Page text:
The COP is now in full swing with so many side events and other happenings taking place. In the Climate Generations space alone, 360 talks and 75 films are being shown in the course of the 2 weeks to say nothing of the Exhibition Hall where INTO has its stand, where there are 10 ‘Observer Rooms’ (lecture theatres) with seating capacities of anywhere between 200 and 500.
There are invariably about 5 side events going on concurrently so one has to pick and choose and at the same time try to ensure the stand is manned. Today has been devoted to agriculture so Anika has attended a number of relevant events about which she will report seperately under INTO Farms.
On the subject of side events, we all attended the joint one with US ICOMOS yesterday afternoon near the Champs-Elysées. This had been extremely well organised by Andrew Potts who had managed to attract an eminent array of speakers from other organisations including the Vice Chairman of the Intergovernmental Panel on Climate Change, IPCC, Dr Youba Sokona; the Director, Science, IPCC Working Group, Dr Katharine Mach; Anna Sidorenko from the European and North American Unit of the World Heritage Centre at UNESCO and Dr David Harvey, Professor of Historical Cultural Geography at the University of Exeter, whose latest book, The Future of Heritage as Climate Changes: Loss, Adaptation and Creativity, was published earlier this year
The purpose of the event was to examine how to improve the the treatment of cultural heritage in the 6th Assessment Report (AR6) of the IPCC through new collaboration between interested organisations. AR5 states that « impacts, such as loss of …cultural heritage, and ecosystem services are difficult to value and to monetise and thus they are poorly reflected in estimates of losses ».
Andrew acted as mediator and cleverly mingled the outside speakers with our own delegation: academics with practitioners !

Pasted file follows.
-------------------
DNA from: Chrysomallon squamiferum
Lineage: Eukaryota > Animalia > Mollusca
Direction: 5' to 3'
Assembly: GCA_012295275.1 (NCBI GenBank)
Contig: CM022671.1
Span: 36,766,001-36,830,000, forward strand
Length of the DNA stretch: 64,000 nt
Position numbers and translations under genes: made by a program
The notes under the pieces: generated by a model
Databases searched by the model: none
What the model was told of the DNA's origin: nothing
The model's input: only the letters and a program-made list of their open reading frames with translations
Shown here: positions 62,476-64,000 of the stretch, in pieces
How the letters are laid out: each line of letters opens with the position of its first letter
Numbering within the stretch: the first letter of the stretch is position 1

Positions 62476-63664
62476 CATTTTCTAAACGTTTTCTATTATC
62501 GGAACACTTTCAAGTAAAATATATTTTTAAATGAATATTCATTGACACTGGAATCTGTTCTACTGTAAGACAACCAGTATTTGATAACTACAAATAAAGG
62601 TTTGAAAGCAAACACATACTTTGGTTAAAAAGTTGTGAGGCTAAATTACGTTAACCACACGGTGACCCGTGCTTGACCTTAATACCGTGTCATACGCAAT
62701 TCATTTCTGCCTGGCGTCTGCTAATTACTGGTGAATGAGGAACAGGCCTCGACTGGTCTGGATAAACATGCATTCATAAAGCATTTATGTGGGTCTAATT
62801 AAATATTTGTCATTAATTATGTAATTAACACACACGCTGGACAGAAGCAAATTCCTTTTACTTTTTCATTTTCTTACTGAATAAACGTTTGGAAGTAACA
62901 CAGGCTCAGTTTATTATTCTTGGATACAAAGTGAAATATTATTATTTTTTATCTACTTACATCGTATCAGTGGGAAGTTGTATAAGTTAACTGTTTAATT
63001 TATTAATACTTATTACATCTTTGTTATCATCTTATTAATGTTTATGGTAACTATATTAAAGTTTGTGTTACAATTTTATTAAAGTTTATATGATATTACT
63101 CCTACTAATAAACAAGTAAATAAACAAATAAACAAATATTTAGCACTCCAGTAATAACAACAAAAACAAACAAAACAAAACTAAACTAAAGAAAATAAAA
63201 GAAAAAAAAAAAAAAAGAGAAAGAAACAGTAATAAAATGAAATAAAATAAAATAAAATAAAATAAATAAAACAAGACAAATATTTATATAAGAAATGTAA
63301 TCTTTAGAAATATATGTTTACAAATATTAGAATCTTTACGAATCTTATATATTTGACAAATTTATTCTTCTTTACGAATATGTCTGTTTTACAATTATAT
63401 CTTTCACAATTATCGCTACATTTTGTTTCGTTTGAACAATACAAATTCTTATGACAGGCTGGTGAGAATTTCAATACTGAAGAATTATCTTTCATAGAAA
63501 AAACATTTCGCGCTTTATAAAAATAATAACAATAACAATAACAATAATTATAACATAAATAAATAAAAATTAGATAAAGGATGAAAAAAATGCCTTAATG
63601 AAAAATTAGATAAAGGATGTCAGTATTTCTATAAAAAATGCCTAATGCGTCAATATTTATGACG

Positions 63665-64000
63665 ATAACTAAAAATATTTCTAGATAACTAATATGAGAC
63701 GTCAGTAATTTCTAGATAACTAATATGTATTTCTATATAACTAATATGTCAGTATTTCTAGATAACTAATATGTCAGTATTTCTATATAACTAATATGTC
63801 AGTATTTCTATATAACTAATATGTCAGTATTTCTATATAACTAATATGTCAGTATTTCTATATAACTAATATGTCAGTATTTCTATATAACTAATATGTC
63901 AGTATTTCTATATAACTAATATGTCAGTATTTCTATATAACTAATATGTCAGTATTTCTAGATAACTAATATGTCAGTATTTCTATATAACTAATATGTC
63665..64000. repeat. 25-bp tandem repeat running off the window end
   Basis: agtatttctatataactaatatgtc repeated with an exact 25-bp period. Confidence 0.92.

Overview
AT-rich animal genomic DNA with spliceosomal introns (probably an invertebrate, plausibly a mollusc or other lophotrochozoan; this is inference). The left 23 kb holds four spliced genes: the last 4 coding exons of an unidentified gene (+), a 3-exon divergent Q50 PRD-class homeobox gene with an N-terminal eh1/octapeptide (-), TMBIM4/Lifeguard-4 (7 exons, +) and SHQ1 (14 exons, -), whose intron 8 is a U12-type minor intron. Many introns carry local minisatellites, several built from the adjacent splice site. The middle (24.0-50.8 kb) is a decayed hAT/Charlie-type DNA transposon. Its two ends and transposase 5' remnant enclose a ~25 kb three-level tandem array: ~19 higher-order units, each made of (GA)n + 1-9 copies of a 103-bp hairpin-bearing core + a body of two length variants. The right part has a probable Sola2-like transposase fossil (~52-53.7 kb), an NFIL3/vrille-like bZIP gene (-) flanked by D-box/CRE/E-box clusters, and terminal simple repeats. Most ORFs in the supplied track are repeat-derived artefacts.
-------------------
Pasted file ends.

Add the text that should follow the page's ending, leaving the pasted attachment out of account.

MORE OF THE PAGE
It was refreshing to hear the Vice Chair of IPCC state that « culture was really important » in outlining the steps that are taken in producing an Assessment Report. He was clearly open to new ideas from the ground up and would be happy for us to reach out to the IPCC. He was looking for worldwide input rather than just from Europe and the USA as has tended to happen with past assessments.
This was an important occasion from INTO’s perspective allowing us to make ourselves better known to both UNESCO and the IPCC. And there will be further opportunities, not least on Saturday, when Andrew and I, as co-rapporteurs, will be giving feedback at the UNESCO pavilion here at Le Bourget, where we will be joined by Dr Mechtild Rossler, Head of the World Heritage Centre at UNESCO
It was a pleasure to meet up with old friends at the side event, Hashim Djo, Chair of the Indonesian Heritage Trust and his daughter; and Sneska Quaedvlieg-Mihailovic, CEO of Europa Nostra, all of whom were at the ICN16 in Cambridge.
This morning Keith introduced me to Claire Raisin, representing an organisation called The Size of Wales, as they raise money for forestry projects in Africa and South America (on a scale the size of Wales!). I was hopeful of a lead to conservation ngo’s in South America where we are not currently represented amongst our membership and that may yet transpire. We had a useful chat about fundraising including Claire giving me one or two leads which will be followed up.
Our meeting took place in the Climate Generations Hall, another enormous complex situated about half a mile (nearly a kilometre) from the Exhibition Hall. This is where a number of the Pavilions are located including UNESCO’s. It will take all of the two weeks to familiarise myself with the layout at Le Bourget!
Having Keith and Anika alongside has been a great boon. They have been sending out information through social media at frequent intervals to their various contacts all of which is helping to promote INTO and what it and its members are doing to safeguard the planet